Monday, October 22, 2007

Ask the Mystery Coach

Mystery Coach,

What is the purpose of the 1000s that you use with your runners?, I've seen you use it a few times.


AJ, The 1000 repeats starting every 5 minutes are nothing special from a physiological standpoint but it is a standard workout that I use that gives me good feed back on how a runner is progressing. The work out is given like this; run 1-10 times 1000 meter runs starting every 5 minutes and only start the next one if you heart rate is under 125. When a runner starts this workout they usually run about 10 mile pace and do 3-5 runs before the 125 HR stops them. After 3-4 sessions (about a week apart) they will run 8-10 of them at around 10K pace before the HR exceeds 125. I don't look at the times as much as how easily they recover in between the runs. When a runner can do the 8-10 reps with ease they are close to being in peak shape. If they start having trouble with the recovery to 125 (causing them to stop early) either they ran the reps to fast or they had not recovered from the previous hard workouts. From that information I slow down the reps and add more easy running before returning to the 1000s again. By having one signature workout you can get good feed back on what you should be doing between that workout. For women runners I adjust the distance down to 800 meters and with them starting every 5 minutes also (this way mixed teams can run the workout together over two different loops).


Thomas said...

That's highly enlightening. But I have two follow-on questions to that.

1) What do you do between the repeats? Jog, walk or stop?

2) What about slower male runners, e.g. 3:12 marathoners? Would they run 1000s, or should they run shorter repeats? After all, the slower the runner the shorter the recovery period with that method.

Eric said...

Great question. I probably should have asked this one myself after all the 1000s I've done!

I've really appreciated the benefits of sticking with a particular workout and tracking the performances over time. When I was training in college, we only did the same workout the following *season* (always, something was you don't get 'burned out'...what a load of b.s.), so there was really no comparison other than 'last year'. It's very helpful to be able to look at three workouts over a nine week period, for example, and be able to make decisions about training based on the observations.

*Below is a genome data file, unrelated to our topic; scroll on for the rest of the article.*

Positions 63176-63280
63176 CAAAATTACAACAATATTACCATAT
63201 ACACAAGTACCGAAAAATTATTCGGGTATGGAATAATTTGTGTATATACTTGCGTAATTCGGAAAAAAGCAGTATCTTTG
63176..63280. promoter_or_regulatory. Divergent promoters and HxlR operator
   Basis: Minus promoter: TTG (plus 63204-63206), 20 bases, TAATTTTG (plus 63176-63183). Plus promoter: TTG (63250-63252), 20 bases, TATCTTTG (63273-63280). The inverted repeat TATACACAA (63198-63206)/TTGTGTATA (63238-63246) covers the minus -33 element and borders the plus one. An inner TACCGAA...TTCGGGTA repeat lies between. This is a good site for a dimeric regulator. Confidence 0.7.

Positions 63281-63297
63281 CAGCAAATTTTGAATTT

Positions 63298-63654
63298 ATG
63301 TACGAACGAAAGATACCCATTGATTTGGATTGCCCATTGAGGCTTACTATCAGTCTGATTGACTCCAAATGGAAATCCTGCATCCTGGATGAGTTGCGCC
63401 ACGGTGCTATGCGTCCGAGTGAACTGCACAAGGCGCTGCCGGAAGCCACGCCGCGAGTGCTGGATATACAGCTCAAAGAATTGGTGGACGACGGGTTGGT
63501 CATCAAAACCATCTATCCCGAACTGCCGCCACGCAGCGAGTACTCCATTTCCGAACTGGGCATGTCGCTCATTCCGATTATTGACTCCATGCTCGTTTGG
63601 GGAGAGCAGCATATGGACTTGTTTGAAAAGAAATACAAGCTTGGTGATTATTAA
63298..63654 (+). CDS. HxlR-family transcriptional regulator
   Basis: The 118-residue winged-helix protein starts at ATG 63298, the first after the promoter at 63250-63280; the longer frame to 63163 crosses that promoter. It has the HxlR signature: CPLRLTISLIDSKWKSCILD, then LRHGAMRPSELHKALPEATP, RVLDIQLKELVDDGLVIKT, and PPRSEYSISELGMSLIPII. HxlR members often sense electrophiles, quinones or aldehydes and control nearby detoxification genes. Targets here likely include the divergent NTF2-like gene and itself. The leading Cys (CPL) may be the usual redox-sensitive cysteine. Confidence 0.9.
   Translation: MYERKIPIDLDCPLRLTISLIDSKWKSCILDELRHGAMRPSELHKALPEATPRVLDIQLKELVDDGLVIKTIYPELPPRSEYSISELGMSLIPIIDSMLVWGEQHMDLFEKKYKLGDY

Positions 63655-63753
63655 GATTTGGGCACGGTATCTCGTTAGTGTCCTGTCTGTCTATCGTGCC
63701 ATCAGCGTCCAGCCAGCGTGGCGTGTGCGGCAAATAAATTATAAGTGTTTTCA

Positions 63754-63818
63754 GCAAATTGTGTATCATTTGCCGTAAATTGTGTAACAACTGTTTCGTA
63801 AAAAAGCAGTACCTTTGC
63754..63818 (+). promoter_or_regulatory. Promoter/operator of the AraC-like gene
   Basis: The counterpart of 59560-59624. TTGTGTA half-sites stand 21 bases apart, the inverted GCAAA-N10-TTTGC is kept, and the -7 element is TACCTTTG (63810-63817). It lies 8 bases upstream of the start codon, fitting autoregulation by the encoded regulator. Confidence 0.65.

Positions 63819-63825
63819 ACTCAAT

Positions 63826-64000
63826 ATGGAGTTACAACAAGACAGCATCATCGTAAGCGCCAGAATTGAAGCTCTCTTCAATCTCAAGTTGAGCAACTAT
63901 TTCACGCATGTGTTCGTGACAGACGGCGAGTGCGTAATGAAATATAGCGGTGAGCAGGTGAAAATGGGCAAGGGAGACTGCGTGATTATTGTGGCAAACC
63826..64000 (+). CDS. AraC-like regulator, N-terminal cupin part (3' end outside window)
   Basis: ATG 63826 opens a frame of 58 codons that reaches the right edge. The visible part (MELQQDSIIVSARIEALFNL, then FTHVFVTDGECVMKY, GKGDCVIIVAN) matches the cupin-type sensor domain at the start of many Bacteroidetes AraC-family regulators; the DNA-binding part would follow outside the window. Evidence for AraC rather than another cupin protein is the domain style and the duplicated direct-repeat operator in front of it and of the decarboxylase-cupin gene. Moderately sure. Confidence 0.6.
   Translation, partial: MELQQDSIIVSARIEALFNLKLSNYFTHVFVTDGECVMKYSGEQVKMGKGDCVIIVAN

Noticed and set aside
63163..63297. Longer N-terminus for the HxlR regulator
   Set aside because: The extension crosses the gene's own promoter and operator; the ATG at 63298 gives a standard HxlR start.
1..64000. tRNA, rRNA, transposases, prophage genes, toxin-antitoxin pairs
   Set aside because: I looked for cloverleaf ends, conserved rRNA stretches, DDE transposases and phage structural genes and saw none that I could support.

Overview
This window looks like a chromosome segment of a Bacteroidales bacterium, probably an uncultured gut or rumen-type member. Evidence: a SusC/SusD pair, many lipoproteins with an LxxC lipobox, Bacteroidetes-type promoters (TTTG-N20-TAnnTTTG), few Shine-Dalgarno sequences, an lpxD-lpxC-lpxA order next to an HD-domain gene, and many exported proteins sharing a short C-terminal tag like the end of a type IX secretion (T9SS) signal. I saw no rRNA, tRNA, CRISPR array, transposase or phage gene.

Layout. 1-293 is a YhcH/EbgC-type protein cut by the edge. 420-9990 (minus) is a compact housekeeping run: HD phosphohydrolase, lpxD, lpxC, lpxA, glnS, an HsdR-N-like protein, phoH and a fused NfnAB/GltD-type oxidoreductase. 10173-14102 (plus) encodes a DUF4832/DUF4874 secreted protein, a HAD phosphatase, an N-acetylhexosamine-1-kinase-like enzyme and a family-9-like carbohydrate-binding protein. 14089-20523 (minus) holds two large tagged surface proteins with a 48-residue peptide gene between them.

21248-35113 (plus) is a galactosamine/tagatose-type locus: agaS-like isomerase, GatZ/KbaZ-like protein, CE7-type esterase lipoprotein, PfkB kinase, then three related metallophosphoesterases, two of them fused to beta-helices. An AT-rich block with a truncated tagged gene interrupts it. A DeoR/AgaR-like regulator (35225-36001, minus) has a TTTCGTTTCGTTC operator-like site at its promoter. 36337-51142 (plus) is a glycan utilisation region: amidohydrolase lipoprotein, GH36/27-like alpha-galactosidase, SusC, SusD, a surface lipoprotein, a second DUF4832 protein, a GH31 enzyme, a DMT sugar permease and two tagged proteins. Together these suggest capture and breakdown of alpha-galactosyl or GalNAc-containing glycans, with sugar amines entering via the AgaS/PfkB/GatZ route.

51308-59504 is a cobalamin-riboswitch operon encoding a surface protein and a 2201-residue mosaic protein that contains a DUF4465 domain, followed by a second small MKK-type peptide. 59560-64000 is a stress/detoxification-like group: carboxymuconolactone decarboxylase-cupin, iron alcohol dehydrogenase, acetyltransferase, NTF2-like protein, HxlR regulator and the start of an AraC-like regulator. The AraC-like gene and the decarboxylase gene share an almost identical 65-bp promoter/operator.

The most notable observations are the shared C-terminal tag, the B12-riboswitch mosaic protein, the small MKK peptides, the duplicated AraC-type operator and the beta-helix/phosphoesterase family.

While you can't turn training into a completely objective exercise, it certainly helps to add some science to the art.

Mystery Coach said...

Thomas, most of my runners just walked (the grass loop we used was about 1085 meters so they walked to the start where they checked their pulses).

Try for a distance that gives you from 3-3:30 of running. A 3:12 marathoner would start at about 3:30 for 800 meters for the first workout (maybe 3-4 reps)then would see improvement to around 3:20 after 4 weeks (8-10 reps).

The key to this workout is not getting ahead of your ability to recover (the main reason to stop when the HR stays over 125 at the end of the rest period)

Eric said...

Follow up question: is it advisable, then, to go faster to elevate the recovery to a level where one is getting close to missing the 120-125 HR recovery?

I ask because the first time I did this workout, I was encouraged (good fitness)/dismayed (oh, the pain!) to find myself recovering well within the time/HR limits, and with no end in sight after six reps.

And, yes, the 'faster' question is a trap. You should always think everything is a trap...

Mystery Coach said...

Eric, I always think everything could be a trap. That is why I am still alive. The workout is designed as a test on how well your system can maintain a balanced state (the heart rate would rise quickly if you ran much faster). Initially this can "feel" very stressful and by the same token in later sessions will not feel hard (but your HR will indicate imbalance is taking over). So at first it has you working harder because your mind is not used to the stress (and it will tell you when you have had enough) but later when you think you can go on forever (and over train yourself) the HR will tell you to stop even though it does not feel as stressful